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The Esters. Fischer Esterification. This is not necessarily the best method of preparing esters, but it does serve to illustrate that esters are essentially the products of a reaction between a carboxylic acid and an alcohol. Lactones.

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The esters l.jpg
The Esters

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Fischer Esterification

This is not necessarily the best method of preparing esters, but it does serve to illustrate that esters are essentially the products of a reaction between a carboxylic acid and an alcohol.

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Lactones

Lactones are cyclic esters formed by the intramolecularinteraction of an alcohol functional group with a carboxylic acid functional group:

a lactone

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The Triacylglycerols

  • A very important class of esters, from a biological point of view, is in the triacylglycerols -- the common simple fats.

  • “Triacylglycerol” is a relatively modern term; you may also hear of these substances as “simple lipids” or as “triglycerides.”

  • The triacylglycerols are esters of long-chain carboxylic acids combined with glycerol.

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The Triacylglycerols

The nature of the R groups can vary.

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Glycerol

Since glycerol has three -OH groups, it can react with three molecules of carboxylic acid to form a triester.

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The Fatty Acids

  • The carboxylic acid components of triacylglycerols are known as fatty acids.

  • Fatty acids are simple, long-chain carboxylic acids -- their name comes from the simple fact that they occur in fats!

  • Naturally-occurring fatty acids always have:

    • an unbranched carbon chain

    • an even number of carbon atoms

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The Fatty Acids

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Saturated versus Unsaturated Fatty Acids

  • When the carbon chain (excluding the C=O bond) contains single bonds only, the fatty acid is known as a saturated fatty acid, and the triacylglycerol thus becomes a saturated fat.

  • When the carbon chain contains one or more C=C double bonds, the fatty acid becomes an unsaturated fatty acid, and the triacylglycerol thus becomes an unsaturated fat.

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Unsaturated Fatty Acids

  • Naturally-occurring unsaturated fatty acids have the following characteristics:

    • The first double bond appears at carbon #9

    • If there are two or more double bonds, they are separated by a -CH2- group -- the double bonds are never conjugated.

    • Double bonds always have the cis geometry. The so-called trans fatty acids are not naturally-occurring.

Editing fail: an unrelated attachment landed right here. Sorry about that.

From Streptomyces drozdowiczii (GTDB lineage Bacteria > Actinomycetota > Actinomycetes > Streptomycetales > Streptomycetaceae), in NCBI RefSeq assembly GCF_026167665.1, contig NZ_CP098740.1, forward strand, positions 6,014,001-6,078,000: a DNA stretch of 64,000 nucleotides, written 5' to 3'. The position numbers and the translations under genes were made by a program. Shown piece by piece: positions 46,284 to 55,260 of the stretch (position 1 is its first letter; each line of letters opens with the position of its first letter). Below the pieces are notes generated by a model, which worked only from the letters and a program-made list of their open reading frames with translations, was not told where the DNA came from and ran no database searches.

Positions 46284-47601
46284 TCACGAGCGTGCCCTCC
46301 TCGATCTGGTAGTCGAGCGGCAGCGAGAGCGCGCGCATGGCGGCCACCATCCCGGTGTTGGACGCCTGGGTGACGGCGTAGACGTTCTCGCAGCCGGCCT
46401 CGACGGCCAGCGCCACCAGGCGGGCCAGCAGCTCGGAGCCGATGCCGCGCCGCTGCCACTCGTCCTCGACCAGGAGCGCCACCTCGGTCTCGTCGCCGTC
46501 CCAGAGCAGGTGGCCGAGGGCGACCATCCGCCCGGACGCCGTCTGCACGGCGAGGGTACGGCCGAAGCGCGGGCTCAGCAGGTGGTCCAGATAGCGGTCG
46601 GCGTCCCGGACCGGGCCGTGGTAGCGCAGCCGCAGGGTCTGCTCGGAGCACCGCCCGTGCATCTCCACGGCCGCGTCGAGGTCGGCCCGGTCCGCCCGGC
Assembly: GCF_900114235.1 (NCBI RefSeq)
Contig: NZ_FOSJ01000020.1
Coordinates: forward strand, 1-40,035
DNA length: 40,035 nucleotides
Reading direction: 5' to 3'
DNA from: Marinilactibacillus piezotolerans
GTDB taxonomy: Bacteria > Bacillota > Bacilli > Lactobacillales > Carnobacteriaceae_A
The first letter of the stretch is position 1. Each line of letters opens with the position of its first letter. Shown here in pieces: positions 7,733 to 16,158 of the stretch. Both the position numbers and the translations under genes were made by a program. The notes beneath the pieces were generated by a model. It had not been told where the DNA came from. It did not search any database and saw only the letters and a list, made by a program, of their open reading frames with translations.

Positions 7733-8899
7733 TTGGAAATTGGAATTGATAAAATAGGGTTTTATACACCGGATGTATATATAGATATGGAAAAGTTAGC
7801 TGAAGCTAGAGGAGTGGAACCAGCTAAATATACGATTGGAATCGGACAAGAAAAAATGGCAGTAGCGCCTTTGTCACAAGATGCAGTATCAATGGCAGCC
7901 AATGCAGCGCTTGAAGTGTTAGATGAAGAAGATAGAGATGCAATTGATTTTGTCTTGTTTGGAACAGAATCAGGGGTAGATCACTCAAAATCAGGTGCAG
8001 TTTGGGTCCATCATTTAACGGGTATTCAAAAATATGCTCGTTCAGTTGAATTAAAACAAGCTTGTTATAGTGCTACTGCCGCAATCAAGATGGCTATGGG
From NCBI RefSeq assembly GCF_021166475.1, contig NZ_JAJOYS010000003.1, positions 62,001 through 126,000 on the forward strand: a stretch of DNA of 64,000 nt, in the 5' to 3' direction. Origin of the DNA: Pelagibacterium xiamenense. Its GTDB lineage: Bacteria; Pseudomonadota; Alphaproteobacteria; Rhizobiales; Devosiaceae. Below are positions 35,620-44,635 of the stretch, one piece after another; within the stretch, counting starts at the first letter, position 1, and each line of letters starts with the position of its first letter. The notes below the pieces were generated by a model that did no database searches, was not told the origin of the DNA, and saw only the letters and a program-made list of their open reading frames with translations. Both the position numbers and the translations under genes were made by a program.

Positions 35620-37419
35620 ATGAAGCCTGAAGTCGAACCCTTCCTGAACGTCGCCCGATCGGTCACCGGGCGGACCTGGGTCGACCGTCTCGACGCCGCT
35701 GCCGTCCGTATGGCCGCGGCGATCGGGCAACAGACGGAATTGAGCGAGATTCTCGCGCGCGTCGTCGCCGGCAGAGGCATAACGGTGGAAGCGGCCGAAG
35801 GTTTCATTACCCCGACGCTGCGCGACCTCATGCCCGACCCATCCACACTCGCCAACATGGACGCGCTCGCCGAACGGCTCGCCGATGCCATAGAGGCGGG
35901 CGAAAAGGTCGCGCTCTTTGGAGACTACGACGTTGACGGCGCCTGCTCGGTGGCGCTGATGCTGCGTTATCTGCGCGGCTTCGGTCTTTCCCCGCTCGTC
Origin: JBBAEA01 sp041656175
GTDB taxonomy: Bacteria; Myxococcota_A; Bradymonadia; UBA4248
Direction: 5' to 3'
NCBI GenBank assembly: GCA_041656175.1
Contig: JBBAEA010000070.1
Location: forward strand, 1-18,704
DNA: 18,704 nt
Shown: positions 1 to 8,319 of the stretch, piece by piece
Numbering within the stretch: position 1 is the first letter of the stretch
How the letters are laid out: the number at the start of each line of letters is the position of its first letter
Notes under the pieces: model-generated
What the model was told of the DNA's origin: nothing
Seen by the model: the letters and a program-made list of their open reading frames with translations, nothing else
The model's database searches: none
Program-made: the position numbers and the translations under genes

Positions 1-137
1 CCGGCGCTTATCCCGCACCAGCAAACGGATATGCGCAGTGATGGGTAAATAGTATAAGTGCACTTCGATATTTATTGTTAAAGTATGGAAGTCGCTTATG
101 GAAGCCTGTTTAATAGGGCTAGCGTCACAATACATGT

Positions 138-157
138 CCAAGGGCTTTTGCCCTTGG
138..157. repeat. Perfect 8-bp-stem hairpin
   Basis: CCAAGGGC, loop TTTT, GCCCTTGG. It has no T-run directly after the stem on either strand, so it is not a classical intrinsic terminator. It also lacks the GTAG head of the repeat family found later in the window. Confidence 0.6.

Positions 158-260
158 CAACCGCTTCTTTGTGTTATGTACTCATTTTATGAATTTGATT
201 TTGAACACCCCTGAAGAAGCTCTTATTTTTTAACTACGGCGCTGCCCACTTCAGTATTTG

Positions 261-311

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Hydrogenation of Fats

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Hydrogenation of Fats

  • The hydrogenation of an unsaturated fat converts it into a saturated fat.

  • This is an important process in the food industry, where unsaturated (liquid) fats are converted into saturated (solid) fats.

  • Often, in an effort to retain some of the nutritional benefits of an unsaturated fat, food manufacturers will only partially hydrogenate a liquid fat -- just sufficiently for the material to turn semi-solid. This would be a partially hydrogenated fat.

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Olestra (“Olean”)

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Fischer Esterification

This is the most direct way of preparing esters.

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Fischer Esterification

  • This is a reversible reaction; the equilibrium constant is only slightly greater than unity (between 1 and 10).

  • To be successful, this reaction requires that one be able to shift the equilibrium to the right

  • This is accomplished by:

    • removing water by azeotropic distillation

    • using an excess of whichever reagent is inexpensive.

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Fischer Esterification

84% yield

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Preparation of Esters(Best Method)

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Also Good:

You would use this alternative when the acid anhydride is cheaper than the corresponding acid chloride. There are relatively few commercially-available acid anhydrides, however.

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Methyl Ester Formation

  • Carboxylic acids can be converted to methyl esters by the action of diazomethane.CH2N2

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Methyl Ester Formation

Notice that the CH2 of diazomethane appears to insert itself between the O and the H of the O-H bond!

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Diazomethane

  • Diazomethane is a highly toxic and dangerously explosive gas.

  • In spite of its hazardous nature, it can be handled relatively safely in dilute ether solutions (and in small quantities)

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Diazomethane(continued)

  • In dilute solution it is a very useful reagent for the preparation of methyl esters, particularly in cases where only small quantities of carboxylic acid are available.